The answer to the first question can be found by reading the establish_connection method. Specifically if we look at line 63 we'll find a clue. Since this method is a class method, the call to name returns the class name of the recipient. This name (along with our actual spec) is passed in to the connection handler object. If we jump through a few more layers of indirection, we'll find that what we have is essentially a one to one mapping of class name to connection specification.

Armed with this information, we can tackle the second question. If we look at the implementation of connection, it calls retrieve_connection on itself, which calls retrieve_connection on the connection handler with itself. A few more method calls later, and we see that each ActiveRecord subclass walks up the inheritance tree looking for a connection:

def retrieve_connection_pool(klass)
  pool = @connection_pools[klass.name]
  return pool if pool
  return nil if ActiveRecord::Base == klass
  retrieve_connection_pool klass.superclass

If we read this code carefully, we'll notice that not only are connection specifications mapped to classes so are database connections!

Why is this bad?

This behavior smells bad to me. The reason is because we're tightly coupling classes along with database connections when really this relationship doesn't need to exist.

How can it be improved?

If this tight coupling is removed, the complexity of ActiveRecord can be reduced and at the same time increasing the features available! The way we can reduce this coupling is by passing the connection specification to the method that actually opens the connection. Specifications can be stored on each class as a convenience, but nothing more.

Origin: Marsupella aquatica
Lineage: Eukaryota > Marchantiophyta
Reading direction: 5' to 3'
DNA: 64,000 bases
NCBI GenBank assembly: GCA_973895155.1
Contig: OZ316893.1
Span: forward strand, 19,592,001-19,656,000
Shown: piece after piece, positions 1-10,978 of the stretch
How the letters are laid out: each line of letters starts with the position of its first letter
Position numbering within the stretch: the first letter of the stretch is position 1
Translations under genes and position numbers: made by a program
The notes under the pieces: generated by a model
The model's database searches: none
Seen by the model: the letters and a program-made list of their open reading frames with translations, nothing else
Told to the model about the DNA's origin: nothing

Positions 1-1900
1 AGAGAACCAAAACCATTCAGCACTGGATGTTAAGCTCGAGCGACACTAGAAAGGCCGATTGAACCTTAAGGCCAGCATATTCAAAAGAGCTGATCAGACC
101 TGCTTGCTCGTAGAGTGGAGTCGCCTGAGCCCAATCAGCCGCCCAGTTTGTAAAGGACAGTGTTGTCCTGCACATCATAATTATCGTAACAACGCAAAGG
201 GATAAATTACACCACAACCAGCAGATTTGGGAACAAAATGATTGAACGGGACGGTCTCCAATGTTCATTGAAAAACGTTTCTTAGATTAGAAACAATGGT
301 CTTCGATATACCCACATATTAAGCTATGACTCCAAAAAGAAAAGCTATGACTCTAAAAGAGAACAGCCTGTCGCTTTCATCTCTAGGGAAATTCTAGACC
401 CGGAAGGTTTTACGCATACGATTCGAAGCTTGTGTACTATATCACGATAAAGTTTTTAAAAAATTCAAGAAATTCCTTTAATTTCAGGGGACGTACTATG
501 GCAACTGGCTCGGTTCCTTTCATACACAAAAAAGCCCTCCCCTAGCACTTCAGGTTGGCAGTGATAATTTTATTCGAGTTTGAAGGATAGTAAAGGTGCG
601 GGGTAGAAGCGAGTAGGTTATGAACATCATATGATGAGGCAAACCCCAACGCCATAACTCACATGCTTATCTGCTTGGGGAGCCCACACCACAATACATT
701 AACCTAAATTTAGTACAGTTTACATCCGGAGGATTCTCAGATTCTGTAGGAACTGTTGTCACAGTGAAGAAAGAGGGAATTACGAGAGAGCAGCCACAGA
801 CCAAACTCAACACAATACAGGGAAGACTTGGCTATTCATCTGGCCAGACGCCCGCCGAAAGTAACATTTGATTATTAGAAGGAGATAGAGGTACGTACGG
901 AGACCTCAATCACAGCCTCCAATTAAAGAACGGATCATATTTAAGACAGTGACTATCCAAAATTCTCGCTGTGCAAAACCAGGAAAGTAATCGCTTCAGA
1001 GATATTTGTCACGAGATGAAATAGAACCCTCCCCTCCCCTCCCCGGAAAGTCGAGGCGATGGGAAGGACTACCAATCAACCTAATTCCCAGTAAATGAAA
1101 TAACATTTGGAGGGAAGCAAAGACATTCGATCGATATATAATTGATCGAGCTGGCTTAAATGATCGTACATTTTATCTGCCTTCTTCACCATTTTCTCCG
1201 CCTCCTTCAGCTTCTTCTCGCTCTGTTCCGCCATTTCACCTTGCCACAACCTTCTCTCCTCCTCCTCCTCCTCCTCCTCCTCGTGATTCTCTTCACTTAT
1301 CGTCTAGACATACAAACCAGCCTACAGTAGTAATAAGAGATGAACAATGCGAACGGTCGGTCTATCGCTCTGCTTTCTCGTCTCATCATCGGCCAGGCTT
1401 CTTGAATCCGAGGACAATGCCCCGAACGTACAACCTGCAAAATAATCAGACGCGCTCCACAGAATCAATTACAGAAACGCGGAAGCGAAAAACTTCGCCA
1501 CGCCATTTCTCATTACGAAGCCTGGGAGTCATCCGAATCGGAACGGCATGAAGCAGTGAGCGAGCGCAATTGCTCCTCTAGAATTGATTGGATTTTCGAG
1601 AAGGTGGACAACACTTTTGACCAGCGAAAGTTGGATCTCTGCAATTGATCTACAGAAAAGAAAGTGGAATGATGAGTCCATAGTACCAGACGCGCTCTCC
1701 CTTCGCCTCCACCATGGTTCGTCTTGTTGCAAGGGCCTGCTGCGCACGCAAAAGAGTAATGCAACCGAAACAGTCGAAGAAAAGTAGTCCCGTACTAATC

What if opening a connection looked more like this?

spec = ActiveRecord::Base.specificiation
ActiveRecord::ConnectionPool.open(spec) do |conn|

We could maintain the current behavior by storing specifications on each class, but eliminate the coupling between connection and class. We would be able to delete all of the code that looks up connections by class hierarchy, and open the doors to having features like this:

spec = database_a
ActiveRecord::ConnectionPool.open(spec) do |conn|

spec = database_b
ActiveRecord::ConnectionPool.open(spec) do |conn|

Working with the connection

Working with our connection should remain the same. We have one place to retrieve our connection and work with it. Woo!

Dealing with thread safety

Sharing open file handles among threads probably isn't a good idea and the same can be said about open database connections. So how does ActiveRecord keep connections localized to one thread? If we jump through many, many, method calls, we'll find where the connection is actually checked out of the connection pool. It is here we see how thread safety is handled:

# Retrieve the connection associated with the current thread, or call
# #checkout to obtain one if necessary.